7 Ways To Avoid Road Rage

road rage imageAggressive driving behaviors, such as speeding and tailgating, can often lead to road rage. According to the National Safety Council, motorists rate this as a top threat to highway safety.

Here, we provide practical tips on how to avoid road rage—as well as some startling stats, common reasons that cause road rage and wisdom from experts—to ensure your safety while driving.

7 ways to avoid road rage:

  1. Move over if someone is tailgating you
  2. Use an “I’m sorry” gesture (e.g. wave) to attempt to defuse the situation
  3. Plan ahead; allow time for delays during your journey
  4. Consider whether you’ve done something to annoy the other driver and adjust your driving accordingly
  5. Listen to music you enjoy
  6. Use your horn sparingly
  7. Avoid eye contact with angry drivers and give them plenty of room

“If we can put ourselves in the shoes of other drivers, we are more capable of understanding their behavior and staying calm. If we can’t appreciate their situation, then we are more likely to get offended, angry and even rageful if their driving bothers us.” — Dr. Robert Nemerovski, psychologist specializing in anger and anxiety.

Common reasons drivers experience road rage:

  • Fighting over a parking space
  • Cut off
  • Not allowed to pass
  • Given the finger
  • Annoyed at someone honking too much
  • Stuck behind a slow driver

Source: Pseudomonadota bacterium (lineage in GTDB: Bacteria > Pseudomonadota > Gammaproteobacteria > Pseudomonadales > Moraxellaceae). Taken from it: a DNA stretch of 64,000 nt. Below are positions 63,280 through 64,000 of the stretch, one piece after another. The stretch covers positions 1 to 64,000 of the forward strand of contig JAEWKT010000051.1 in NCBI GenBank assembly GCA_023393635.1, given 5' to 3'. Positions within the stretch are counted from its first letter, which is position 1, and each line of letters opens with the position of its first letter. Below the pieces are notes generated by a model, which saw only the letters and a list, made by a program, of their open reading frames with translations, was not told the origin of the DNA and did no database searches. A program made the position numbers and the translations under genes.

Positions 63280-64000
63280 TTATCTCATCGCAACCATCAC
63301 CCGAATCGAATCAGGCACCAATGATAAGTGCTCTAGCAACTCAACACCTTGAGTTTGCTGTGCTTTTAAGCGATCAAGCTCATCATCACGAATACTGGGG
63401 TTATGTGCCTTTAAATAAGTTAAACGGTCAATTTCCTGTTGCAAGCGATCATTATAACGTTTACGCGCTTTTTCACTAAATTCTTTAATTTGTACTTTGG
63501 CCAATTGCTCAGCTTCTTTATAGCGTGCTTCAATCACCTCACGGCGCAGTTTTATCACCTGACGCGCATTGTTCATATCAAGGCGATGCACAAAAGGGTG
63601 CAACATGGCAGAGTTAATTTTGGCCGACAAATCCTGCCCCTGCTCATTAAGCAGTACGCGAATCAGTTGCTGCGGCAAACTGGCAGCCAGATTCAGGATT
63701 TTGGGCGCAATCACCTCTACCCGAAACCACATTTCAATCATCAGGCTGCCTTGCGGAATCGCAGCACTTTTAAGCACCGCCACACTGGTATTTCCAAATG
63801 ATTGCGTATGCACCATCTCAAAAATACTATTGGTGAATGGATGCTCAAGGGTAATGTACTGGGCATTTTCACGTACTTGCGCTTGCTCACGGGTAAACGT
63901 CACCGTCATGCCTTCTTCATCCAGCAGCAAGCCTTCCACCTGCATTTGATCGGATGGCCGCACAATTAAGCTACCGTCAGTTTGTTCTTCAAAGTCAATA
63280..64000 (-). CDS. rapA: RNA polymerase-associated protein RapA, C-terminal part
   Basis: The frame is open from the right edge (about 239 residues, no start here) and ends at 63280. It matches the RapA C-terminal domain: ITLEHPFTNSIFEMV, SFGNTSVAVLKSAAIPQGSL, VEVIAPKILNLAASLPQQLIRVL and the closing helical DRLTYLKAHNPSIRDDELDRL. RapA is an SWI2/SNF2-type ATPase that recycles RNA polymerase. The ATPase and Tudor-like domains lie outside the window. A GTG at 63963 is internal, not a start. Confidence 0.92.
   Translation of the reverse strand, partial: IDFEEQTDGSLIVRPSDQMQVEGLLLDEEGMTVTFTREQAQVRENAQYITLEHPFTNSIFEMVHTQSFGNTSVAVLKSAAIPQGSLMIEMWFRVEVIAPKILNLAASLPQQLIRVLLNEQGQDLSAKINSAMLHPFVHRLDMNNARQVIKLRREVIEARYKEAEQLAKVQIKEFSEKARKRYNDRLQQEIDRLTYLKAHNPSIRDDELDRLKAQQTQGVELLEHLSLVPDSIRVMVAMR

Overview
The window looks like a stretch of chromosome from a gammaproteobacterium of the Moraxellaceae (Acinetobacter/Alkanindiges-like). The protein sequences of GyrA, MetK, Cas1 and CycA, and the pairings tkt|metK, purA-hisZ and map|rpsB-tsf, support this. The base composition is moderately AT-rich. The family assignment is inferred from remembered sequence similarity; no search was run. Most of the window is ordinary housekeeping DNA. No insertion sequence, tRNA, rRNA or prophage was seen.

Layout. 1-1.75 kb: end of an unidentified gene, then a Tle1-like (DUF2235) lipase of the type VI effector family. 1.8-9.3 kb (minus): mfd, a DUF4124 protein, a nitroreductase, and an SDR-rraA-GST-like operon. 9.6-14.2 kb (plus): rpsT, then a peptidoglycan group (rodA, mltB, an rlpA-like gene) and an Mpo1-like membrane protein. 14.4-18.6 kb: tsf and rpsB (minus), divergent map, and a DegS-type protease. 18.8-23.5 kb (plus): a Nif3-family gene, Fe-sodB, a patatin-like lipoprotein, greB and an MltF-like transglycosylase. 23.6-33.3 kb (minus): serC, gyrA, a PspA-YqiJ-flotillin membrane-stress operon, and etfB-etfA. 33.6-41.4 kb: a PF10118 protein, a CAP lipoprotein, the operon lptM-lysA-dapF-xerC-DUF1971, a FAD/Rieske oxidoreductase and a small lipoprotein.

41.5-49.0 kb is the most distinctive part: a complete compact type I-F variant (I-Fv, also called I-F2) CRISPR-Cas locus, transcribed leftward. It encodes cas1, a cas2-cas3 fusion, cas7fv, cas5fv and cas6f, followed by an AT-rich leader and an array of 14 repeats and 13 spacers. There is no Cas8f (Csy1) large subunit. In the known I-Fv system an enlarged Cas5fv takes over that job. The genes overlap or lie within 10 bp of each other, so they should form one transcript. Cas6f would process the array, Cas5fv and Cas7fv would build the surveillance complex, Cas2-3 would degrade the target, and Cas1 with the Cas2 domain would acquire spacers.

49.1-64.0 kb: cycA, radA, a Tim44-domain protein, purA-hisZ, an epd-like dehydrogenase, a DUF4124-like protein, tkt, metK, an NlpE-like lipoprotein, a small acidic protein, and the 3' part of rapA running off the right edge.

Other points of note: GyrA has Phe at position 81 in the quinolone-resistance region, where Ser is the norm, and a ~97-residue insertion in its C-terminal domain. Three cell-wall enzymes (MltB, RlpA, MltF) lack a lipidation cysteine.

• Tailgated

“There’s a lot of talk about driving under the influence, and oftentimes people are referring to drugs or alcohol. But people are driving under the influence every day—and that influence is rage.” — Shannon Munford, anger management expert.

Reasons to avoid aggressive driving*:

  • Aggressive driving plays a role in 66% of traffic fatalities.
  • 50% of people who encounter aggressive driving behavior respond in kind.
  • A firearm is involved in 37% of aggressive driving incidents.
  • Out of 10,000 road-rage incidents committed over a seven-year span, there were 218 deaths and 12,610 injuries recorded.

“Some good people have bad days and end up in situations they normally never would, simply due to powerful emotions like anger, frustration and stress taking over.” — Richard Senshido, self-defense expert on de-escalating situations with road ragers.

Save money on your car insurance premium by taking a defensive driver course in your state — it’s a great way to review the rules of the road and become a better driver, and learn how to steer clear of aggressive behaviors caused by other drivers.  

Next article: Does Driving Stress You Out?

* statistics according to the AAA Foundation for Traffic Safety.

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  1. Eric says

    I also have a hard time holding my frustration with slow left lane drivers, etc.
    What has helped me more than anything is when someone taught me: “assume incompetence before malice.” If someone can’t help/doesn’t know better, then it’s not their fault.

  2. Dr. Clifford N. Alford says